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Rean is finally old enough to drink, and he’s got the perfect drinking buddy to call on.

That’s not even mentioning the moments where you get the ability to use mechs, which in this franchise are called Panzer Soldats, and have a fairly different way of approaching combat, since you have to mind varied targets within a single enemy. Since Rean’s the Ashen Knight, he has access to one of the game world’s most powerful mobile suits — to borrow a term from fan-favorite Mobile Suit Gundam —  and the rest of the class usually jumps into other random models you constantly see around the world. I would’ve loved to see more of an emphasis on this model of combat since I’m a particular fan of mechs, but there’s enough of it in the game from time to time that’s been satisfying me, for sure.

Having made the jump from the first game straight to the third, it’s quite jarring how great this current entry looks. The first The Legend of Heroes: Trails of Cold Steel started out as a PlayStation Vita game which eventually made its way to the PlayStation 3, and it certainly looked the part, even with the recent remaster overhaul it got for its PlayStation 4 and PC release. Trails of Cold Steel III is the first game to be exclusive to the current generation, and the upgrade is quite noticeable: character models are much more detailed and expressive, not to mention the world as a whole. 

While not quite as a looker as say, similarly named Tales of Berseria, Trails of Cold Steel III is still quite a looker, so much so that it’s going to be a little hard going back to the original games after this, that’s for sure. Still, it’s weird noticing a lot of similarities between this and the previous entries, though, like buildings looking pretty much the same among towns, and the general lack of variety when it comes to character designs — lots and lots of boys and girls with the same frame and clothes, only with differently colored heads of hair all throughout, obviously in secondary roles, as the main cast has its own distinct look, of course — but hell, this is quite an upgrade overall.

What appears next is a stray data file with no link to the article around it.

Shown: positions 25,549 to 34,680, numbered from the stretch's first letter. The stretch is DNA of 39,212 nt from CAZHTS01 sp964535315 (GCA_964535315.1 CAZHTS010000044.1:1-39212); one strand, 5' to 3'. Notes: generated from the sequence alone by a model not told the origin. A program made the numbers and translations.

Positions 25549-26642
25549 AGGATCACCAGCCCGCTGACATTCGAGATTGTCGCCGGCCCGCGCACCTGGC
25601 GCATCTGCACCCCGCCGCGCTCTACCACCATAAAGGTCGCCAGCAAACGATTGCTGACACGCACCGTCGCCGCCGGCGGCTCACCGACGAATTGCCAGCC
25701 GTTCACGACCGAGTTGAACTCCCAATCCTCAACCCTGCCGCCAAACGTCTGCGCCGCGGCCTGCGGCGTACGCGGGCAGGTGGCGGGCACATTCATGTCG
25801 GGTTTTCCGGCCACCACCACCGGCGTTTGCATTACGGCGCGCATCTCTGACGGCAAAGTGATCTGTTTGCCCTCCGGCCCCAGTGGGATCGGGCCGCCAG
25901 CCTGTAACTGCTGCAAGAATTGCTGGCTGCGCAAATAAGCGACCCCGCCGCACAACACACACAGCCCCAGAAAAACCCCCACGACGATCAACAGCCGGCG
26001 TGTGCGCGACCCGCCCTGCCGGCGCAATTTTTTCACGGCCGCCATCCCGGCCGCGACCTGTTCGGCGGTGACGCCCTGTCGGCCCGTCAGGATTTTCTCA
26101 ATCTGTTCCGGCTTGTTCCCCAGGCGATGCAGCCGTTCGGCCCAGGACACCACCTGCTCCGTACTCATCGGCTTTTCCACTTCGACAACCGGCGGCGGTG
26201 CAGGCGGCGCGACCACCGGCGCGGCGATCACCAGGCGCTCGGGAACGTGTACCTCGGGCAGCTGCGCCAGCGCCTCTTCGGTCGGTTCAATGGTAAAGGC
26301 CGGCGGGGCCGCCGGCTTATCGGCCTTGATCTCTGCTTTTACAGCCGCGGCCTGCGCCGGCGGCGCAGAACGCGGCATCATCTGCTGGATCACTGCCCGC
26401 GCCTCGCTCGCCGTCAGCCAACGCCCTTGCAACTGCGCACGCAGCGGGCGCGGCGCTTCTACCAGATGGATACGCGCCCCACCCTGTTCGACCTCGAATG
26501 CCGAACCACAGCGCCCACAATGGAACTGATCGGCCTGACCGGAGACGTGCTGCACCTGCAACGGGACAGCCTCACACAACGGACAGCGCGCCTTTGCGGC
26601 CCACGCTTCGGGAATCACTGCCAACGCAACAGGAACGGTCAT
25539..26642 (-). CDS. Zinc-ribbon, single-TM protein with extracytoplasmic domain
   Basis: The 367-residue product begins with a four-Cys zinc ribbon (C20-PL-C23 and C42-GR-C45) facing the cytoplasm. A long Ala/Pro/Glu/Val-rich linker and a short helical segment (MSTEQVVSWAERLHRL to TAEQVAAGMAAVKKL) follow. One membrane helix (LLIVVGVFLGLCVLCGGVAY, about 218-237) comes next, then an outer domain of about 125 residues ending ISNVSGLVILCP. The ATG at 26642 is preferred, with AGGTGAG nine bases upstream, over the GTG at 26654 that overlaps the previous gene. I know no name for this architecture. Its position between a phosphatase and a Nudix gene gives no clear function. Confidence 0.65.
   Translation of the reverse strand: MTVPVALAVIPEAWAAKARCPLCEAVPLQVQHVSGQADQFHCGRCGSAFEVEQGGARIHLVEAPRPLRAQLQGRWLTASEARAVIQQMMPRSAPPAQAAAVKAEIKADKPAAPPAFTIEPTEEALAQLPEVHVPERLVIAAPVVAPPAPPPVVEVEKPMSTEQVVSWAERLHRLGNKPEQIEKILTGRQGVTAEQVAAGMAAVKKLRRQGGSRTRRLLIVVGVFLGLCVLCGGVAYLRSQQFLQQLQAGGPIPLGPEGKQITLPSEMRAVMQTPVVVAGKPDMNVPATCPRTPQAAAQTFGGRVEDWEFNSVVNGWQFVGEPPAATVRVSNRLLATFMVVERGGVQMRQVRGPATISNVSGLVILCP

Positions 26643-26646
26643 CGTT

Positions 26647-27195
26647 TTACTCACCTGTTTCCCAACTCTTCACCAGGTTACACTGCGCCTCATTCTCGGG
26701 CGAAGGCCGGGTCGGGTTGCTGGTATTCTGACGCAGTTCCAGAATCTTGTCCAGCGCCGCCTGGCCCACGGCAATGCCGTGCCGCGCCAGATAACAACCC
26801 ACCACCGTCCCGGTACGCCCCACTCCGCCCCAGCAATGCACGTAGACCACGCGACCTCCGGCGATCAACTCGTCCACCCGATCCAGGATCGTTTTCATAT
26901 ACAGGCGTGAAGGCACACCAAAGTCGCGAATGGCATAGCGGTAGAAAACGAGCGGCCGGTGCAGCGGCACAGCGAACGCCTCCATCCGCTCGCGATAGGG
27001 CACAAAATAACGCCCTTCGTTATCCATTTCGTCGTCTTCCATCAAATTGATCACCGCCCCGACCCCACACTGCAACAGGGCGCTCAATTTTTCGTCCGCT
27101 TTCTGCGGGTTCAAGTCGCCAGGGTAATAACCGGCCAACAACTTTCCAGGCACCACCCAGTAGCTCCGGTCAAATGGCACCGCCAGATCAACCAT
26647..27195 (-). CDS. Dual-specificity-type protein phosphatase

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The new cast is full of pretty diverse personalities.

The Trails of Cold Steel games are no strangers to having gigantic campaigns, spanning dozens of hours, and they surely pack a lot of content to warrant such long runtimes, and in this regard, this third entry does not disappoint. For anyone looking for a game that they might get through quickly before moving on to whatever’s next, Trails of Cold Steel III is definitely not that. But truly, if you have played the previous games and are getting to this one at this point, you’re bound to know what you’re in for. However, if you’re like me and are crazy enough to jump into the deep end of the pool without adequate preparation, it’s still worth a warning that this will take you a long time to beat, even more if you decide to 100%. There are activity lists out the nose that aren’t inherently required for getting through the game, but are most definitely worth partaking thanks to their valuable rewards and story beats that can easily go unread or unwatched if you decide to bee-line through the main campaign. 

It’s clear that Nihon Falcom has but a lot of care and effort into making The Trails of Cold Steel series quite an epic one to be sure, and although it could be considered niche when compared to the more well known franchises from Square and Bandai Namco, this now NIS America-published franchise — that fell to Xseed in the past, but no more — is an excellent and juicy sequence of JRPGs. Trails of Cold Steel III won’t change your mind if you haven’t gotten into any of the previous entries, but if you’ve loved them, or are just getting into them, there’s a lot here to enjoy. I’m very much looking forward to seeing this through, getting back to the older games and hopefully be day-in-day with the series by the time Trails of Cold Steel IV gets around to the West.